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What is the role of a product manager?

Last updated: June 2024

Product managers guide the success of a product and lead the team that is responsible for continuously improving it. This is an important organizational role, and especially at technology companies. It is inherently collaborative and cross-functional — encompassing responsibilities from product marketing to forecasting and profit and loss management.

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Explore the product manager's job description in detail and discover tips for excelling in this pivotal role. Jump ahead using the links below.

What does a product manager do?

A product manager defines the strategy, roadmap, and features for a product or product line based on customer needs. By analyzing the market and competition, product managers craft a product vision that delivers unique value to customers and the business. You provide the expertise needed to lead and make strategic product decisions — aligning engineering, marketing, sales, and support around this important work.

A multicolored circular graphic showing some different focus areas for product management, including engineering, customers, and sales and marketing.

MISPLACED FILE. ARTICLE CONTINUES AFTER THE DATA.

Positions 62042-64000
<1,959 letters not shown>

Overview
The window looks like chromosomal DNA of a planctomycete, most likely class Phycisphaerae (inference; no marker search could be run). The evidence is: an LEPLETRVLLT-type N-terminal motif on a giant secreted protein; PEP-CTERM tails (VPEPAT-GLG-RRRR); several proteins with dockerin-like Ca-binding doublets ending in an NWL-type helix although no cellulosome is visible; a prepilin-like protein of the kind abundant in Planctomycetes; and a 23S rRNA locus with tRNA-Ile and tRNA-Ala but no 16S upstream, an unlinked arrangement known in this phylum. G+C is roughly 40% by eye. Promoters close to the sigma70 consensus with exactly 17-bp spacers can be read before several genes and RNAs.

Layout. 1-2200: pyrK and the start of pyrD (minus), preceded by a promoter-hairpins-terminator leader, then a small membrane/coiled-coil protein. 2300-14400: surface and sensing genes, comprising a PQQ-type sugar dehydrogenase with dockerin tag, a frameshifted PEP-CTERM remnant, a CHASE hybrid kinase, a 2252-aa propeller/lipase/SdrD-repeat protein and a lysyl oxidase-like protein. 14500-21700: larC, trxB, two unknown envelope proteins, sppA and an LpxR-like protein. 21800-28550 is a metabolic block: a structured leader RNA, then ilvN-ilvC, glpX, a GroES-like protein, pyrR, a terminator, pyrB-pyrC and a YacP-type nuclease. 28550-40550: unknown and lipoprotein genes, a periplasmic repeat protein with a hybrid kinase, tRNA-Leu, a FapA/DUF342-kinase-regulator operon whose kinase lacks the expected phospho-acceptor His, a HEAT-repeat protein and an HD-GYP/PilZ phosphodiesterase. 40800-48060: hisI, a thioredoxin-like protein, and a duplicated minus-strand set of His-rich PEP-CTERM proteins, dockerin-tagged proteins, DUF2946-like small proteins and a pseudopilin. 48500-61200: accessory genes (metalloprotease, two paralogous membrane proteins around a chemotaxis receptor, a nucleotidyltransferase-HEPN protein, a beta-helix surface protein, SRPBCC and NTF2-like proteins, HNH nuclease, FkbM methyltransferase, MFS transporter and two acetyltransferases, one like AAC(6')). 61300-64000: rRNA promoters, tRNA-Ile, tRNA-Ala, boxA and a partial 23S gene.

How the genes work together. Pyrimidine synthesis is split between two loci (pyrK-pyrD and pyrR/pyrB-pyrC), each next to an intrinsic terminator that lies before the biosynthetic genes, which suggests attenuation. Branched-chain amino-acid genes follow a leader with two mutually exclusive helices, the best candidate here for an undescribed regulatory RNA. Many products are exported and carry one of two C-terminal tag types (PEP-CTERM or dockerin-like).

Product development is invigorating. When you feel a real sense of responsibility and commitment to your product, it can inspire you to build with conviction and help you find deep satisfaction in your work as a product manager.

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Responsibilities of a product manager

Let's zero in on a product manager's core responsibilities. Although the scope of work is broad, your day-to-day responsibilities can typically be broken down into the following six areas:

A colorful graphic showing a product manager's daily responsibilities

1. Setting strategy

At the highest level, you are responsible for setting your product's vision and strategic direction. You need to be able to clearly articulate the business case of a given initiative or feature and then connect back to your product vision and goals. Doing so helps your team understand the "why" behind what you are building.

Strategic planning involves laying out major areas of investment so you can prioritize what matters most and achieve your product goals. You also own the product roadmap — a timeline that visualizes what you will deliver and when.

Editor's note: Although the videos below still show core functionality within Aha! software, some of the interface might be out of date. View our knowledge base for the most updated insights into Aha! software.

2. Evaluating ideas